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Curacao prosecutor explains arrest and detention of former PM
Published on May 31, 2014 Email To Friend    Print Version

WILLEMSTAD, Curacao -- The release of former prime minister of Curacao, Gerrit Schotte, on Tuesday by a magistrate, following his arrest one week earlier on suspicion of money laundering and forgery, has apparently led to some misunderstanding in the community and/or speculation, prompting the Public Prosecution to give a further explanation of the matter.

Gerrit Schotte
Schotte, together with his domestic partner and co-defendant Cicely van der Dijs, was arrested and detained as part of an ongoing criminal investigation on forgery and money laundering. In the context of this investigation, house searches were previously conducted in Curacao and abroad. The investigation also took into account that, during the search of Schotte’s house, mobile phone jammers and a diplomatic passport that he had previously claimed was lost were found.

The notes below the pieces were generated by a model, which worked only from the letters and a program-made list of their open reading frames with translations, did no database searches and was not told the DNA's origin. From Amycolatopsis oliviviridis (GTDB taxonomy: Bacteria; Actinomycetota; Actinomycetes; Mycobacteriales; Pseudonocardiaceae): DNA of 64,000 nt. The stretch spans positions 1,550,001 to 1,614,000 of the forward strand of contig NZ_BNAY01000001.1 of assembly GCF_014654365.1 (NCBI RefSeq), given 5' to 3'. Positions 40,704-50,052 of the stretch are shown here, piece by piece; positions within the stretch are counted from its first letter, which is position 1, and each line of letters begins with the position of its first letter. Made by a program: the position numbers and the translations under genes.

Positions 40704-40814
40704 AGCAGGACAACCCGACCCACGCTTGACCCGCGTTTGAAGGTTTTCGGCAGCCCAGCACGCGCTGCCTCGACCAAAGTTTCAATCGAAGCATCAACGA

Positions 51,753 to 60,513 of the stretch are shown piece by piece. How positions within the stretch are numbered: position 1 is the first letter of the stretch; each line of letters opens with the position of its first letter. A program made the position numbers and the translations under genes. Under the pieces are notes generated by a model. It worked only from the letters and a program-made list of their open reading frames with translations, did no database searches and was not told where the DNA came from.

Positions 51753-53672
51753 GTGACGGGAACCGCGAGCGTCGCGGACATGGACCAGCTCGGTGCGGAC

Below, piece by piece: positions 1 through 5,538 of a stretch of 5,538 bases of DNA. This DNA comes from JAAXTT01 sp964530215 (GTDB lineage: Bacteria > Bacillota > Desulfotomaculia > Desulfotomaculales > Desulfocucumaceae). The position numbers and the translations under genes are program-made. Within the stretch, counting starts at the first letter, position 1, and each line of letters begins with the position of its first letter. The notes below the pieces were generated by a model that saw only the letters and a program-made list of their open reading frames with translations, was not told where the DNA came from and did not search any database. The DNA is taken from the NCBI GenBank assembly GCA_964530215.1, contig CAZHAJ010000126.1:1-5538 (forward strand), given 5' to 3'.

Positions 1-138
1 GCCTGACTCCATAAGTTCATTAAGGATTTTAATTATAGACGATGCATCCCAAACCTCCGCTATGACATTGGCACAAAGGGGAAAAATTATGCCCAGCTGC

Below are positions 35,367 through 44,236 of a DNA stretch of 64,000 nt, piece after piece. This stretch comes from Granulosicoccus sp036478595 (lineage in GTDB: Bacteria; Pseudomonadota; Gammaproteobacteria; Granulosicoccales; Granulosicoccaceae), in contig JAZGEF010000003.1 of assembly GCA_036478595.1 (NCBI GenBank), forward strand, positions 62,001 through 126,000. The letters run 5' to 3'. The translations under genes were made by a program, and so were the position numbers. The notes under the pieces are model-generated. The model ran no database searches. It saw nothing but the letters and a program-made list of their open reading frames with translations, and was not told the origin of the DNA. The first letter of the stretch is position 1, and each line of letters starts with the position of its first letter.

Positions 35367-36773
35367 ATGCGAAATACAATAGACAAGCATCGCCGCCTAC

After Schotte’s arrest, he was confronted with the findings of the criminal investigation and was given the opportunity to give his own statements concerning this.

To prevent the suspect from making agreements with or potentially influencing third parties about his statements -- the so-called collusion danger -- an initial detention of up to ten days was sought. In addition, certain restrictions were imposed, such as a prohibition on contacting others.

On Tuesday night, a magistrate ruled that it was no longer necessary to keep the defendant in custody in the interest of the investigation. He based his decision on the fact that there were already a number of investigation activities that had been carried out and also the extensiveness of the already existing police report. If the suspect does not cooperate with further investigation, the Prosecution could request his detention again.

The Public Prosecution said it is aware of the importance of bringing the investigation before the court as soon as possible. Once the investigation is completed, both suspects will be summoned to appear before the court.

Republished with permission of the Curacao Chronicle
Reads: 4443

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